What's happening: Zencity, a Tel Aviv-based Microsoft-backed startup, sells an AI-powered sentiment analysis tool designed to track citizen opinions so cities can gauge how they are performing. Zencity works with 75 communities and collects more than 1.5 million social media interactions each month.

  • "Cities need to know if they're doing a good job, but they don't have a feedback loop," said CEO Eyal Feder-Levy, citing low response rates to city surveys and low attendance at traditional town hall meetings. "This is the basic concept of meeting people where they are."

How it works: Zencity provides a dashboard that aggregates data points including social media posts, local news stories, messages received by cities' 311 portals, and online feedback forms. Zencity collects more than 1.5 million interactions each month, Feder-Levy said. AI is used to identify and sort trends, anomalies and public sentiment.

For example: Houston works with Zencity to gauge how residents are responding to changes in city services, such as a recent garbage pickup schedule change and a project equipping free WiFi on public buses and trains.

  • "A lot of the products and services we're rolling out don't have measurements attached," said Jesse Bounds, Houston's chief information officer. "We can look at usage for a metric for success, but what we wouldn't have is whether customers care, whether they're excited about it. We need to prove out the value of all these investments in our smart city infrastructure."
  • In Cary, North Carolina, a town of about 160,000, local officials used Zencity data to monitor how residents felt about the fleet of electric scooters that quickly appeared on sidewalks. Mixed feelings from residents led the city council to allow e-scooters but reserved the right to change the ordinance if needed.

The big picture: Cities naturally want to take advantage of the troves of information citizens are sharing on social media, but some people may not expect city administrators to "listen to" them when blowing off steam about a traffic jam or venting about a snow plow.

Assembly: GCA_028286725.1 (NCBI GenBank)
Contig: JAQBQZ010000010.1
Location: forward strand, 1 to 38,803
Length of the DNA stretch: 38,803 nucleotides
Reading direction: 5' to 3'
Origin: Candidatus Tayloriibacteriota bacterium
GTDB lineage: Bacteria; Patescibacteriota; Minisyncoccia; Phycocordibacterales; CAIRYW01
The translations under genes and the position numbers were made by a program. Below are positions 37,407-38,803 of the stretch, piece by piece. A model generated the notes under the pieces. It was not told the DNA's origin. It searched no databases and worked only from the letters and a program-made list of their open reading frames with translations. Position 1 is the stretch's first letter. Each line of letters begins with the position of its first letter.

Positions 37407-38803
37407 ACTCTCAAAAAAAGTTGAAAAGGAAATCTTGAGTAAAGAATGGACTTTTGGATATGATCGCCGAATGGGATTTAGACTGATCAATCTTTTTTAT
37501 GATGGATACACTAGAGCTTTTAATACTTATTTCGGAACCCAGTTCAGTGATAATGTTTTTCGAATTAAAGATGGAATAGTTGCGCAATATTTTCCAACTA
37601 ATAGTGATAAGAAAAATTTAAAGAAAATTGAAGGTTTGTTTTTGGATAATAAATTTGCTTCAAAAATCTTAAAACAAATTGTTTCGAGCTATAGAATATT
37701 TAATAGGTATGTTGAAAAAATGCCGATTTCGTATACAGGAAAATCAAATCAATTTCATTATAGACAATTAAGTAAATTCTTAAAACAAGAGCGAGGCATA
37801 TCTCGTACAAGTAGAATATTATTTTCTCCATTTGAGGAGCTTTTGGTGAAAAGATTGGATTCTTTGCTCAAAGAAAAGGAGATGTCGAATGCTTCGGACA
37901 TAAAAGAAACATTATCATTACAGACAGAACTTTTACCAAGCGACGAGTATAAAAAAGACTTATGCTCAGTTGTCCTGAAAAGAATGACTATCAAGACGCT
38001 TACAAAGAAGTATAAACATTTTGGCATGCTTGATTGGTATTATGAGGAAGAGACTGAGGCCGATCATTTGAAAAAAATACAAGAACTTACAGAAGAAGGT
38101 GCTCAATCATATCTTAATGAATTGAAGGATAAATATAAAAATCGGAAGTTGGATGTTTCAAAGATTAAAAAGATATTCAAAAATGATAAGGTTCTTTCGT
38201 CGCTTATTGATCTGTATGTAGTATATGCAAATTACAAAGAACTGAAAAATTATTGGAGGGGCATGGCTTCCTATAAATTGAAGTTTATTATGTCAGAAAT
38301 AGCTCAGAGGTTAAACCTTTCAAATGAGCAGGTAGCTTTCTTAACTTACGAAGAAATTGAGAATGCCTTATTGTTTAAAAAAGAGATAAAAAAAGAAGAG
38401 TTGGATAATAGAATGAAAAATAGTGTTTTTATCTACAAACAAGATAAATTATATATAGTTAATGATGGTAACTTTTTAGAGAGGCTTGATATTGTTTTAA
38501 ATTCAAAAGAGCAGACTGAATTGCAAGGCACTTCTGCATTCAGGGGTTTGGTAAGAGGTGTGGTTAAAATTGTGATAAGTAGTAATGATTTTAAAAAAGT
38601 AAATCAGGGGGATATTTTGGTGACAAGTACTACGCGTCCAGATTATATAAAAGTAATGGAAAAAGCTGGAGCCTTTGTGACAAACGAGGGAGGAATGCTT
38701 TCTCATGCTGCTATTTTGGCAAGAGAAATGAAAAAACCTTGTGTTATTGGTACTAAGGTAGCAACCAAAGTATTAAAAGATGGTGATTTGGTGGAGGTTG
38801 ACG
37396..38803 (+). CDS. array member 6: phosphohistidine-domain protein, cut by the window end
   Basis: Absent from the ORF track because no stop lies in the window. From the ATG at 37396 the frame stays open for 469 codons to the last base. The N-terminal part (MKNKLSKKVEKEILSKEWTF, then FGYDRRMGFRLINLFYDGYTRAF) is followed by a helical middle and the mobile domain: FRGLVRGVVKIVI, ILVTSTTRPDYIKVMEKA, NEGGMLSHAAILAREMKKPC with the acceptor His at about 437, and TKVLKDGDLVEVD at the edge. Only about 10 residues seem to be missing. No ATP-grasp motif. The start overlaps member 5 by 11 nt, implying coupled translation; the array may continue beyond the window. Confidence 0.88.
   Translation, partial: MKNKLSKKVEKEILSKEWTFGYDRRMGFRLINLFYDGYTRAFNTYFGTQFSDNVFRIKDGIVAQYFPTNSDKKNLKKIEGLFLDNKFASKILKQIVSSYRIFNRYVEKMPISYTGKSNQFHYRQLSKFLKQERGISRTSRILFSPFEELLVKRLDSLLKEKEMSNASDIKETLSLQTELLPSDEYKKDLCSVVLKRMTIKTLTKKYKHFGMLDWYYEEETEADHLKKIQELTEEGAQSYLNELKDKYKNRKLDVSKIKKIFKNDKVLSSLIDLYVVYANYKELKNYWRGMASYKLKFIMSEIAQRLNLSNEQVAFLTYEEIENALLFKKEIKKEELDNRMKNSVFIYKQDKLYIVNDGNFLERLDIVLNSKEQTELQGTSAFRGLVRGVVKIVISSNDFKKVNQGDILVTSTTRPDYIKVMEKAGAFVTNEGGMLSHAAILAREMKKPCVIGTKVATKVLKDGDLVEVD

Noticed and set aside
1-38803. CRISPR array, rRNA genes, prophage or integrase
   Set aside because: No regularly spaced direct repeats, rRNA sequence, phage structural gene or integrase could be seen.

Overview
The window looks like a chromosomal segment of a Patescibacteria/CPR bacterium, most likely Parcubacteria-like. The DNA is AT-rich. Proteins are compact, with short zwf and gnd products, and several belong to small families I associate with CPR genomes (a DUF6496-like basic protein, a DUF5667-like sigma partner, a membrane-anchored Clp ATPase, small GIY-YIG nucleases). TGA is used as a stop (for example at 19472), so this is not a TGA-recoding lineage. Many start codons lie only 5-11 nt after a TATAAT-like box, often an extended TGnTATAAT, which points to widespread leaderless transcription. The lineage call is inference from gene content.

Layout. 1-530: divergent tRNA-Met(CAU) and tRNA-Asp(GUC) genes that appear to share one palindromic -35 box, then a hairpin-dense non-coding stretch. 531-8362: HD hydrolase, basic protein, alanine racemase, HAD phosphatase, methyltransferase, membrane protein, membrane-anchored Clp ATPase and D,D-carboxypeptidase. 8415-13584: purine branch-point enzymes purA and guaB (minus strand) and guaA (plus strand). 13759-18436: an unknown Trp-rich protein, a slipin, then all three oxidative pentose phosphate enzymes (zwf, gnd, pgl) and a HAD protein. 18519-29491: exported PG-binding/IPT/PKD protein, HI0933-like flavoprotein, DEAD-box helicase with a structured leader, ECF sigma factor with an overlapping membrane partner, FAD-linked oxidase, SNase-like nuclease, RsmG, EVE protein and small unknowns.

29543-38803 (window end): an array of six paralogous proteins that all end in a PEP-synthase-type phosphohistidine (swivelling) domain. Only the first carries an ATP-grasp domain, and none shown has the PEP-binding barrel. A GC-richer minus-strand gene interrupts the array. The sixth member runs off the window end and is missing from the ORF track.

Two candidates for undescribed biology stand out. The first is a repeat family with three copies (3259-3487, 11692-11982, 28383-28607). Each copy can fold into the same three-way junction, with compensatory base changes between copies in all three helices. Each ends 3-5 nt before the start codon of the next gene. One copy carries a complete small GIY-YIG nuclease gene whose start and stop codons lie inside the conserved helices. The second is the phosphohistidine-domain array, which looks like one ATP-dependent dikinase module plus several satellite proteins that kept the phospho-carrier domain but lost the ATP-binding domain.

Privacy tensions bubbled up when law enforcement agencies were found to be using social media to monitor protesters and activists in 2016. After criticism, Twitter, Facebook and Instagram changed their policies to prohibit using their data for police surveillance.

That's where the distinction between passive monitoring and personal tracking is key, says Kelsey Finch, senior policy counsel at the Future of Privacy Forum.

  • "When we think of public monitoring, people jump to tracking individuals, which feels more targeted than tracking aggregate sentiment," she said. "It feels very different when people can put you in jail versus coming out to fix your pothole. People for the most part like to be lost in the crowd and the sense of security that comes along with it."

Many social media monitoring services, including ZenCity, aggregate data to show broad trends, heat maps and topics without singling out specific users. If city staff wants to drill down to an individual comment or comment thread, names are whited out.

Keep ReadingArrowAug 14, 2019

The rise of the C-suite in city halls

Illustration: Sarah Grillo/Axios

From Oakland to Chattanooga tech-focused C-suite roles are rising in popularity among city halls.

Why it matters: As the private sector raises expectations for fast and reliable services, the public sector is working to adapt, adding roles like chief technology officer, chief information officer, chief data officer, and chief analytics officer.

Go deeperArrowAug 28, 2019